A consumer has filed a putative class action alleging that Cento Fine Foods Inc. misleadingly markets its tomatoes as “Certified San Marzano” without having the proper certification. Sibrian v. Cento Fine Foods Inc., No. 19-0974 (E.D.N.Y., filed February 19, 2019). San Marzano tomatoes are grown vertically with supports in San Marzano sul Sarno in Italy, the complaint asserts. Cento’s San Marzano cans feature a logo for an Italian agency that “does not ‘certify’ that the Products are compliant with the San Marzano guidelines, and it is actually an entity which may have performed the [U.S. Department of Agriculture] Organic certification,” the complaint argues. Cento’s website also identifies a company that “verifies that the Products conform to the San Marzano official criteria,” but the plaintiff alleges that the company “is believed to be the company which supplies defendant with San Marzano seeds and possibly certifies whether the Products are organic, as opposed to certifying the growing and quality of the final product. … It has even been claimed that [the company] only ‘certifies’ the production chain traceability of the seeds, confirming that the subject tomatoes were grown in Italy.”

The complaint also asserts that Cento’s “Find My Field” website feature—which allows consumers to enter a lot code found on the tomato can to view the field in which the tomatoes were grown—only retrieves four fields. “It is implausible that defendant can sell more San Marzano tomatoes than all other companies in the US, combined, and do so by cultivating only four fields,” the plaintiff alleges.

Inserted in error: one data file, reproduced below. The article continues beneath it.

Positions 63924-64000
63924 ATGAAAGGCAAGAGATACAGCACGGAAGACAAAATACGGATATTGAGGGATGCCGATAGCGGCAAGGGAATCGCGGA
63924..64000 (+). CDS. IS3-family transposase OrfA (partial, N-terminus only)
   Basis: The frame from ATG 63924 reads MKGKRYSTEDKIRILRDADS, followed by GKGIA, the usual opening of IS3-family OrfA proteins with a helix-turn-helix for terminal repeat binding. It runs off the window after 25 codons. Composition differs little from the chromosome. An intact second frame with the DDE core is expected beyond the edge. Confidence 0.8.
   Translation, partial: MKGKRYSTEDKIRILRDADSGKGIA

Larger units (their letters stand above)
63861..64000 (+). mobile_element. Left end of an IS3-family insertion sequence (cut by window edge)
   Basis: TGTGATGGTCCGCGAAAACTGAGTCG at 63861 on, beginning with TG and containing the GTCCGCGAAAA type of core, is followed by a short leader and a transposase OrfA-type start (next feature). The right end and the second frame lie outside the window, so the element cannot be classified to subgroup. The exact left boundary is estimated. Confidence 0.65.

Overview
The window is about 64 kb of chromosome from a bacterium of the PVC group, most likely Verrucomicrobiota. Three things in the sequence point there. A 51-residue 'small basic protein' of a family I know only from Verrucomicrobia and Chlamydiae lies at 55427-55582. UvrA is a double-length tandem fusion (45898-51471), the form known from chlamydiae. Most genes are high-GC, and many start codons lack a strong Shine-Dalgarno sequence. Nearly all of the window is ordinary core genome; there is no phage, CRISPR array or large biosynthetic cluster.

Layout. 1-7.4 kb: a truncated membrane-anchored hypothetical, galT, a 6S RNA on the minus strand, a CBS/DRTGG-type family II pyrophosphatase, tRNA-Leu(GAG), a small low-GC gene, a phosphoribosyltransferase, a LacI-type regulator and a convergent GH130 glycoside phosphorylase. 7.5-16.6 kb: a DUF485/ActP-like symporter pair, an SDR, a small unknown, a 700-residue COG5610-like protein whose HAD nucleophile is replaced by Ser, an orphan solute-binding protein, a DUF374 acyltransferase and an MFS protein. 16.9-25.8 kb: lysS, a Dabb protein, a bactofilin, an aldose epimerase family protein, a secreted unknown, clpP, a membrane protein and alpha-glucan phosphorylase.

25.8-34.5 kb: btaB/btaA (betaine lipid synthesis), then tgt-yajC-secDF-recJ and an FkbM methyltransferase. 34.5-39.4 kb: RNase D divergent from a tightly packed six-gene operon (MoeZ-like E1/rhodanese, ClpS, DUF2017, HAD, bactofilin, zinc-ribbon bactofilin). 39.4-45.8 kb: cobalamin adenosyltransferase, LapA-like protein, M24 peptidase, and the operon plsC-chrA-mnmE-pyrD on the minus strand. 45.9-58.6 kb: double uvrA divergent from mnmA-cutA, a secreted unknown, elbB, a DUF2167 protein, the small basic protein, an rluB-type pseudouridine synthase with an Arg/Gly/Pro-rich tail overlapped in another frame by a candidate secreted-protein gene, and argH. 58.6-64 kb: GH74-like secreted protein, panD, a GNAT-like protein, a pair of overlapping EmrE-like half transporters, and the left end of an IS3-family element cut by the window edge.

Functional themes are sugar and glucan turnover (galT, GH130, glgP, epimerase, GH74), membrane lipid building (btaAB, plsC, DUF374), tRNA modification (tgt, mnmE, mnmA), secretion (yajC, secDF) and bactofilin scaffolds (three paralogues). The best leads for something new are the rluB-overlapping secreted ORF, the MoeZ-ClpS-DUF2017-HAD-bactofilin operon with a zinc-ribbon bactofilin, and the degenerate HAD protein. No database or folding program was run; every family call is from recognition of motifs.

“It would not necessarily be misleading to grow tomatoes from San Marzano seeds and label them as ‘San Marzano’ tomatoes,” the complaint argues. “It is misleading to grow tomatoes that may or may not be from San Marzano seeds and represent them as being ‘certified.'” For allegations of negligent misrepresentation, unjust enrichment, fraud and violations of New York consumer-protection statutes, the plaintiff seeks class certification, an injunction, damages and attorney’s fees.

About The Author

For decades, manufacturers, distributors and retailers at every link in the food chain have come to Shook, Hardy & Bacon to partner with a legal team that understands the issues they face in today's evolving food production industry. Shook attorneys work with some of the world's largest food, beverage and agribusiness companies to establish preventative measures, conduct internal audits, develop public relations strategies, and advance tort reform initiatives.